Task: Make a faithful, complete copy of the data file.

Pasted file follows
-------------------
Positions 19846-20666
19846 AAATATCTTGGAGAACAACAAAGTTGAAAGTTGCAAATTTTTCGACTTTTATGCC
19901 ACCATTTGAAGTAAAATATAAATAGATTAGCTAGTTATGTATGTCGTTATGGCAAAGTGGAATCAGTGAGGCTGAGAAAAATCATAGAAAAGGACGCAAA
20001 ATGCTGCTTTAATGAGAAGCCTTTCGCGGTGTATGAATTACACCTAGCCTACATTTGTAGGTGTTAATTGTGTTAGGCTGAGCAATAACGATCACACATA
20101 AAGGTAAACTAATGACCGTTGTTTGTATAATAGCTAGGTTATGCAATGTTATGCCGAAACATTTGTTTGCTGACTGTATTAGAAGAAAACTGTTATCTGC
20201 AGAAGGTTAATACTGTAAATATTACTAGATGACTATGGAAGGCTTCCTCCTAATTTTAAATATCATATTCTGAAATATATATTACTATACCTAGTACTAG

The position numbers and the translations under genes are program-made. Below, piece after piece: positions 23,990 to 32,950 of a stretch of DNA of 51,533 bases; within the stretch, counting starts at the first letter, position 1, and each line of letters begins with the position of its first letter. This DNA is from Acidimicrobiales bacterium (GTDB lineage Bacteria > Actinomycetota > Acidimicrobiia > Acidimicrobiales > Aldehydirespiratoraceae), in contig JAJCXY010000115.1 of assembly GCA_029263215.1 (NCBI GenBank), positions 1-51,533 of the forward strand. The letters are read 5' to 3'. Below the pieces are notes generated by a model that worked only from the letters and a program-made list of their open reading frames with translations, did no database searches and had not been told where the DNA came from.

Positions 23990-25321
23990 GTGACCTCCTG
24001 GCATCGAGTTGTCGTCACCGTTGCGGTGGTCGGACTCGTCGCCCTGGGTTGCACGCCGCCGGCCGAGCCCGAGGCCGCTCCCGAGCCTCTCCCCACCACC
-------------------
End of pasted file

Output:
Positions 19846-20666
19846 AAATATCTTGGAGAACAACAAAGTTGAAAGTTGCAAATTTTTCGACTTTTATGCC
19901 ACCATTTGAAGTAAAATATAAATAGATTAGCTAGTTATGTATGTCGTTATGGCAAAGTGGAATCAGTGAGGCTGAGAAAAATCATAGAAAAGGACGCAAA
20001 ATGCTGCTTTAATGAGAAGCCTTTCGCGGTGTATGAATTACACCTAGCCTACATTTGTAGGTGTTAATTGTGTTAGGCTGAGCAATAACGATCACACATA
20101 AAGGTAAACTAATGACCGTTGTTTGTATAATAGCTAGGTTATGCAATGTTATGCCGAAACATTTGTTTGCTGACTGTATTAGAAGAAAACTGTTATCTGC
20201 AGAAGGTTAATACTGTAAATATTACTAGATGACTATGGAAGGCTTCCTCCTAATTTTAAATATCATATTCTGAAATATATATTACTATACCTAGTACTAG

The position numbers and the translations under genes are program-made. Below, piece after piece: positions 23,990 to 32,950 of a stretch of DNA of 51,533 bases; within the stretch, counting starts at the first letter, position 1, and each line of letters begins with the position of its first letter. This DNA is from Acidimicrobiales bacterium (GTDB lineage Bacteria > Actinomycetota > Acidimicrobiia > Acidimicrobiales > Aldehydirespiratoraceae), in contig JAJCXY010000115.1 of assembly GCA_029263215.1 (NCBI GenBank), positions 1-51,533 of the forward strand. The letters are read 5' to 3'. Below the pieces are notes generated by a model that worked only from the letters and a program-made list of their open reading frames with translations, did no database searches and had not been told where the DNA came from.

Positions 23990-25321
23990 GTGACCTCCTG
24001 GCATCGAGTTGTCGTCACCGTTGCGGTGGTCGGACTCGTCGCCCTGGGTTGCACGCCGCCGGCCGAGCCCGAGGCCGCTCCCGAGCCTCTCCCCACCACC